Notes from the Periphery is mainly shot in the peripheral areas of the ever-expanding Laem Chabang port in Chon Buri, Thailand. Employing didactic devices such as tracing the literal outlines of shipping containers occupying the space in the landscape, and a somewhat menacing editing style further disturbed by a whimsical sound design, the segments of Notes are formally exploratory while trying to reconnect fragments and types of “ships” exploded by policing civil obedience, environmental impact, and the desire to be a globalized citizen as a form of escapism from that fragmentation. 

Zheng Yuan, After the Flood (2021, 54 minutes
It may seem like a bit of an odd choice to include a feature in the context of a focus program on the work of another artist, but I hope you’ll trust that Zheng’s fictionalized portrayal of filmmakers making a film of workers not working delivers an understated complement to Tales of Swimming Pool and Nightfall, while supplying a playful counterimage to the critical formalism of Pears and Notes from the Periphery. After the Flood employs a documentary style as if to witness the social dynamics of people who work and live along the Yellow River, and who are adjusting following a recent flood. The script indicates Zheng’s intimacy with the local mundane conversations in the region, and how national industrial projects and local economies antagonize people, as we see them now: listening to other people’s opinions about their divorce, trying to sustain a relationship with a pack of stray dogs, and passively coping with the infrastructural shortsightedness of rapid industrialization. 

​For more information contact

Film, Labor & Work, Capitalism
Video Art, Experimental Film, Water & The Sea, Industrialization, Documentary
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Tulapop Saenjaroen: A (Digressive) Focus Program

Kelley Dong is a Toronto-based writer, producer, and director.

Tulapop Saenjaroen is an artist and filmmaker whose works interrogate the correlations between image production and the production of subjectivity as well as the paradoxes intertwining control and freedom in late capitalism. In combining narrative and the essay film genres, he investigates subjects such as tourism, self-care, mental illness, free labor, power relations in storytelling, and cinema itself through re-making and re-interpreting the produced images and their networks. Saenjaroen received his MFA in Fine Art Media from the Slade School of Fine Art, UCL, and MA in Aesthetics and Politics from CalArts. Saenjaroen’s works have been shown in film festivals, screenings, and exhibitions internationally including at the Berlinale; Locarno Film Festival; International Film Festival Rotterdam; New York Film Festival; Cinéma du réel, Paris; DOK Leipzig; Images Festival (Toronto); European Media Art Festival; International Short Film Festival Oberhausen; Valdivia International Film Festival; Curtas Vila do Conde; Museum of the Moving Image, NYC; and CROSSROADS at SFMOMA among many other venues. His work has been the subject of focus at e-flux Screening Room, NYC; Conversations at the Edge at Gene Siskel Film Center, Chicago; M+ Museum After Image; Korean National Film Archive; and doc club festival Bangkok. Saenjaroen has won awards from Germany, Switzerland, Indonesia, Singapore, Russia, and Thailand.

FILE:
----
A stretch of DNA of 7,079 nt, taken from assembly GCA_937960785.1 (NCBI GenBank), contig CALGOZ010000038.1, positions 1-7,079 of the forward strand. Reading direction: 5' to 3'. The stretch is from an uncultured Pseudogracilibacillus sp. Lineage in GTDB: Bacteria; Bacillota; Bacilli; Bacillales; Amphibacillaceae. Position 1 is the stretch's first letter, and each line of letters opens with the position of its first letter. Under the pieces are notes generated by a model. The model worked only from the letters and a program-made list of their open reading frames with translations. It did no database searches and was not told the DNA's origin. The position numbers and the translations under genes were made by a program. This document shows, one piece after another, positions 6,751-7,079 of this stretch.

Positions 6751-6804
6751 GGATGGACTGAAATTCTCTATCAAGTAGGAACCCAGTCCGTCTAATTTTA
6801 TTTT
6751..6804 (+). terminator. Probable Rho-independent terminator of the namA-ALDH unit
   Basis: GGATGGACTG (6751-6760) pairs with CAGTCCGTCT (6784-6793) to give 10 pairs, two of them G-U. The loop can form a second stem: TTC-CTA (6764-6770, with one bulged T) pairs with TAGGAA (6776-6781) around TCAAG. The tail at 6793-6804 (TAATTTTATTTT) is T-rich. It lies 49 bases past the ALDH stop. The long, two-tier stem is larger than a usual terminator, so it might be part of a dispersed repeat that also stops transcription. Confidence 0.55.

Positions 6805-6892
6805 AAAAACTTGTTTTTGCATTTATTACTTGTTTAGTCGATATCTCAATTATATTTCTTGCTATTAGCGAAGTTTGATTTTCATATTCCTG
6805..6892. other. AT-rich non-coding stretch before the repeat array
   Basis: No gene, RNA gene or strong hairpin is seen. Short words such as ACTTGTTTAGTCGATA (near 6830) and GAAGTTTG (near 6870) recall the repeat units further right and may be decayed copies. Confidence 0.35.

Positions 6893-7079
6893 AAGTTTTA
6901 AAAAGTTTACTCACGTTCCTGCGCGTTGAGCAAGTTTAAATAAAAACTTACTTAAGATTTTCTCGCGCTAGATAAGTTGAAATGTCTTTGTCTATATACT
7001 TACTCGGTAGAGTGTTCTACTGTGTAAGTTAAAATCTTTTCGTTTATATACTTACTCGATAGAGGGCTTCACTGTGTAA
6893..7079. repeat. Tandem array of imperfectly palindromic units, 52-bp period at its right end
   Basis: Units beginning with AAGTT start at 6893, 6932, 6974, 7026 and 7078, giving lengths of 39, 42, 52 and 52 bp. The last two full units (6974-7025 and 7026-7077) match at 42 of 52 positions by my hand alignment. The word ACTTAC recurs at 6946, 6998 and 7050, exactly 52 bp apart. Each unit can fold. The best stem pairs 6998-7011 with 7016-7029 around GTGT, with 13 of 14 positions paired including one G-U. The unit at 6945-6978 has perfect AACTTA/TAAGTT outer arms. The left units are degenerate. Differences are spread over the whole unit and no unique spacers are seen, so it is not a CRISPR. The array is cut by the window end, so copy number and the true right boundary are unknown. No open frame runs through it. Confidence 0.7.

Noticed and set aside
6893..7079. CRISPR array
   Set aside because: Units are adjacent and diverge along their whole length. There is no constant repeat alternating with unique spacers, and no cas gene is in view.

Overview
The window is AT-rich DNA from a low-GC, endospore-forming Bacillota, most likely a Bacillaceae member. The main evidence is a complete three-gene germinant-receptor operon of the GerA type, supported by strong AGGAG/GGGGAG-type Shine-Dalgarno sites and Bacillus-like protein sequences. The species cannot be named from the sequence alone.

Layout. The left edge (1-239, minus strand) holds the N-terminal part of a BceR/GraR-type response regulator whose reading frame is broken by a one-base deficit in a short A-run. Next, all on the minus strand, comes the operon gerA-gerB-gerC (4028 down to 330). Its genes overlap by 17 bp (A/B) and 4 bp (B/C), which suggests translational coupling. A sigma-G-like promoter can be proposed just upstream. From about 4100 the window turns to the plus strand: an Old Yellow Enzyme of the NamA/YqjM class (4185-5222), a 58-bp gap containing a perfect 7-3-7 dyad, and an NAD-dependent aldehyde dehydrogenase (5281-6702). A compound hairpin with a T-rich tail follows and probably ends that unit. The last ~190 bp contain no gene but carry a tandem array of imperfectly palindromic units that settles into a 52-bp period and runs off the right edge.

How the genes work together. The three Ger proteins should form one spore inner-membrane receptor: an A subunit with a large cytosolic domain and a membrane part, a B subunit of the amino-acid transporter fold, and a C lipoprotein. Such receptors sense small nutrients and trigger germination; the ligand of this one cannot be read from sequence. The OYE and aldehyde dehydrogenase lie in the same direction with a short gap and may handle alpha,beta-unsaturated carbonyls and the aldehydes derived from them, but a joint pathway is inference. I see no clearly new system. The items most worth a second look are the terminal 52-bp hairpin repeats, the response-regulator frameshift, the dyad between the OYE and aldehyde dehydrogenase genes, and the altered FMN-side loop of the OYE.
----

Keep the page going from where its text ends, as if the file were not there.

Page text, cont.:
Anocha Suwichakornpong is a filmmaker whose work is informed by the socio-political history of Thailand. Her films have been the subject of special focus screenings at the Museum of the Moving Image, New York; TIFF Cinematheque, Toronto; and Harvard Film Archive. She is a co-founder of the Bangkok-based production company Electric Eel Films. In 2017, together with Visra Vichit-Vadakan and Aditya Assarat, she founded Purin Pictures, an initiative to support Southeast Asian cinema. She teaches film at Columbia University.

Zheng Yuan lives and works in Beijing. Working primarily in time-based media, his works have been shown at UCCA, Tai Kwun, University of Chicago, and Centre d’Art Contemporain Genève. He also screened at film festivals including Visions du Réel, Oberhausen, and Ann Arbor Film Festival among others. He received his MFA from the School of the Art Institute of Chicago in 2015.